The next step was to select a build site for the log cabin. The property had only a single clearing, in which we parked the Travel trailer and build the RV cover.  The best build site on the property was up on the hill about 150' higher in elevation, but would require clearing of trees and building of an access road.  The cost of building a new access road  from the bottom of the property was prohibitively expensive, so a new access road (requiring a new easement) from the adjoining property to the north was built for a much more reasonable cost.

Once the cabin site was selected, we went to work on clearing the site, cutting down trees, saving the timber, pulling stumps, moving dirt. We also cleared out the path for the new access road, which was located over an old timber cut.

As to the cabin build, we selected a local general contractor to handle the build, from putting in the new access road, building the foundation, moving and erecting the logs, building the dormer and roof to final close in and metal roof.   Due to several issues with the general contractor and some of the sub contractors, we ended up cutting them loose after the cabin was dried in.   We continue the work on the cabin on our own from this point, which includes staining, chinking, plumbing, electrical, gas lines, heating, water system, interior framing and finishing work.

Even though we are building this cabin as off grid, it is not to be lacking in any normal amenities (TV, Internet, appliances, etc.) The design of our off grid cabin is such that we will have all of the power needed for any normal household useage.

For an off grid power system, the cabin will have a 48 VDC system, with a 4400 watt inverter. Solar Panels (PV), Wind, Wood Gasification, and a generator will all be used in the power system. The off grid power system will provide both 110 and 220 VAC. The generator will be multi-fuel and will have an auto start capability based upon the battery bank voltage. The 48 VDC battery is large enough to offer 5 days of continuous power without the need for external input (Solar, Wind, generator, etc.).  The cabin will be equipped with a satellite system to provide Internet access, in which the off grid power system can be monitored from an external source through an Internet connection.  The 48VDC power system will also be large enough to supply power to any other structures, storage buildings, water well, bunk house, etc. that may be built in the future on the site.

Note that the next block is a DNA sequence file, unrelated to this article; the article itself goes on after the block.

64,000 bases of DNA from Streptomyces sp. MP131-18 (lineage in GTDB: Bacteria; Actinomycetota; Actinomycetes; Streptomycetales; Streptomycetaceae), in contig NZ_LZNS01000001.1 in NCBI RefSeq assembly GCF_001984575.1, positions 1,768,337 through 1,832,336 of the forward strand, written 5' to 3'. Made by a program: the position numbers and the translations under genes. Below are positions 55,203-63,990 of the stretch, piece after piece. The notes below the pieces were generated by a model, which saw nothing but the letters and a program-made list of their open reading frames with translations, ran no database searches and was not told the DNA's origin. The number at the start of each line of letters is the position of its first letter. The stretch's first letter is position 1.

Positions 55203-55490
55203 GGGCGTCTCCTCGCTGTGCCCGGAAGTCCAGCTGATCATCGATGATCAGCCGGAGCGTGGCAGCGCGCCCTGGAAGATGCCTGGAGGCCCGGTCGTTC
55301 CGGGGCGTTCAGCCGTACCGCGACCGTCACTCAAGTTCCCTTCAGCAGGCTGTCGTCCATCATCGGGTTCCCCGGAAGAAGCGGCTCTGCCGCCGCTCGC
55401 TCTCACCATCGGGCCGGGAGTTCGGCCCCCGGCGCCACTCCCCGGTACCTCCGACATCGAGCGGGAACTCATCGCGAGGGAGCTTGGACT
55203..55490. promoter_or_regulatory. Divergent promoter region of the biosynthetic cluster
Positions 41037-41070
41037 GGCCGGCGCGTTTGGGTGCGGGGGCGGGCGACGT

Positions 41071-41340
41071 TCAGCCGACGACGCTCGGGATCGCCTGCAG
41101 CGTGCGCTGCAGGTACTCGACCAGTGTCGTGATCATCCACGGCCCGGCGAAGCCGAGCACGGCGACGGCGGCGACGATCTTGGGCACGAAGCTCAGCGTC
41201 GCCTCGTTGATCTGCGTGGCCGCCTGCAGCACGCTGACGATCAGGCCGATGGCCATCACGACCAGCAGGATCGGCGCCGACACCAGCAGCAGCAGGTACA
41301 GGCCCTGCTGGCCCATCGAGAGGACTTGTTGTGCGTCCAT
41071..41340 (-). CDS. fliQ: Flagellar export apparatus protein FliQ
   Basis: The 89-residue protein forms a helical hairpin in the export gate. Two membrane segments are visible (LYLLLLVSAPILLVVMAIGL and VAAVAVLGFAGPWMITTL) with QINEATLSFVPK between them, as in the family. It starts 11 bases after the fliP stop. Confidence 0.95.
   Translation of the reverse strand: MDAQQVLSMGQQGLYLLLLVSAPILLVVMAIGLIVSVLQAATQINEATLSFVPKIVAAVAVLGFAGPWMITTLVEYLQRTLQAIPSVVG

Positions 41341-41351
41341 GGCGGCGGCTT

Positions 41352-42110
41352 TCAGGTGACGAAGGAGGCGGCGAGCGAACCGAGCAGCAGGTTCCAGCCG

The cabin will also be configured with a security camera system which can also be monitored remotely through the Internet connection.  The cabin will have propane appliances, stove, refrigerator, hot water heater and furnace and will have an external 500 gallon propane tank in stalled about 100' from the cabin. For fire control, the area within 30 feet of the cabin will be cleared of brush and trees.  A pond will also be built about 75 feet from the cabin from the barrow pit built to provide fill material around the cabin. The pond will provide additional water for fire suppression if needed. The main heating system for the cabin will be a wood stove.